This article by Charles Eldermire in All About Birds tells of the strategies used by birds to cope with cold weather.
For the winter season we might well follow the example of the birds: Get some friends to hang out with, and eat as much nourishing food as possible! Both strategies are ways we can have fun during the season of cold weather.
1. Get Some Friends To Hang Out With
Especially if the weather is crummy. Ever notice that nearly all of the birds that hang around in the winter do so in flocks? Having other birds around makes it less likely that something will eat you; more eyes = less chance of a predator sneaking up. Plus, if something does sneak up, you only have to be faster than the guy foraging next to you! Friends are also good at letting you know where the primo food is.
2. Eat As Much As Possible
Park yourself in front of a feeder, some seedy plants, or anywhere there is food (preferably the heaviest, fattiest foods possible, like black-oil sunflower and suet, yum!) and consume.
3. When You Can’t Eat More, Get Puffy And Rest
Your fluffy down feathers help complete the food + feathers = warmth equation. With food in your belly, you can use your metabolism to generate heat.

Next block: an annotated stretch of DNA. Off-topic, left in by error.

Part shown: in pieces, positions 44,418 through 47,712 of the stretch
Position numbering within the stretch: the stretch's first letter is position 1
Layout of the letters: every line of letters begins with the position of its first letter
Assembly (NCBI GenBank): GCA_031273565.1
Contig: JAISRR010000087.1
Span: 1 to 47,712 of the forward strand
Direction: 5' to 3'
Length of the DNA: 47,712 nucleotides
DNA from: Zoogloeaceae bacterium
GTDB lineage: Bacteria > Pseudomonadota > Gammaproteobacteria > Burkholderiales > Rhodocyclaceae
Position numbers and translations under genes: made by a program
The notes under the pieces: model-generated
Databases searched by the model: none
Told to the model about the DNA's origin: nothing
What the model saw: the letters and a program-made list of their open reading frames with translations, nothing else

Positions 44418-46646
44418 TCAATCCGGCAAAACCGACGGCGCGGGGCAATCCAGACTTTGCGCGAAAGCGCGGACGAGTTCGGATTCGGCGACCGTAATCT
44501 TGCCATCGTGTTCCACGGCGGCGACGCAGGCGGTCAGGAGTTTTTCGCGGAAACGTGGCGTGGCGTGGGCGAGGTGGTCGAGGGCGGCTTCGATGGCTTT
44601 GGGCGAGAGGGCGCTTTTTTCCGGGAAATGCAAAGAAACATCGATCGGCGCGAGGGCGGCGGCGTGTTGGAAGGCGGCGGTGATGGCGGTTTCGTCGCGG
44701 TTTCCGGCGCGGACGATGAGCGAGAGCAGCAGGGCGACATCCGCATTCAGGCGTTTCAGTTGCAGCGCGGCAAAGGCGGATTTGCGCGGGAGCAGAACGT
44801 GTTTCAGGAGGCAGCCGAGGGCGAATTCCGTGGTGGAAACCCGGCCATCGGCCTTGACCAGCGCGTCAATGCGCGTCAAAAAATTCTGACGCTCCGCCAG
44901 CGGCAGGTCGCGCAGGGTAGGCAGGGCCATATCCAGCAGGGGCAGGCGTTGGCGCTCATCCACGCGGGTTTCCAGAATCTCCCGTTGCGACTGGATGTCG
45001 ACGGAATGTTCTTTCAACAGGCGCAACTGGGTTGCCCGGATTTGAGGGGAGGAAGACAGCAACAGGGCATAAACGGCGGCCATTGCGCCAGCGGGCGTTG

Feathers, in addition to keeping cold air away from your skin, do a great job of trapping body heat instead of letting it dissipate. If you get the chance, tuck a foot or a whole leg up in there. But if you’re a woodpecker–tough luck, because you don’t have any down feathers.
4. Stay Out Of The Wind
Here’s an important hint: if the wind is blowing, go to the other side of the tree and avoid it. Seems simple, right? But it works–trust me (or trust Dr. Thomas Grubb and his 1977 treatise Weather-dependent foraging behavior of some birds in a deciduous woodland: horizontal adjustments).
And for any birders out there—you might be surprised how often you see birds doing this (whether to dodge wind or to avoid rain or hot sun) once you start looking for it.
5. Roost In A Cavity
You’ll never find a warmer spot to sleep than in your own down feathers, nestled in a nook small enough that you can warm it up with any extra heat that does escape. Old woodpecker cavities, crannies beneath the eaves of houses, even a tunnel in the snow… they’re all warmer than spending the night (literally) out on a limb.
As an additional trick, some small birds such as kinglets and chickadees can drop their body temperature and go into controlled hypothermia to save energy.
This article by Charles Eldermire was reblogged from All About Birds.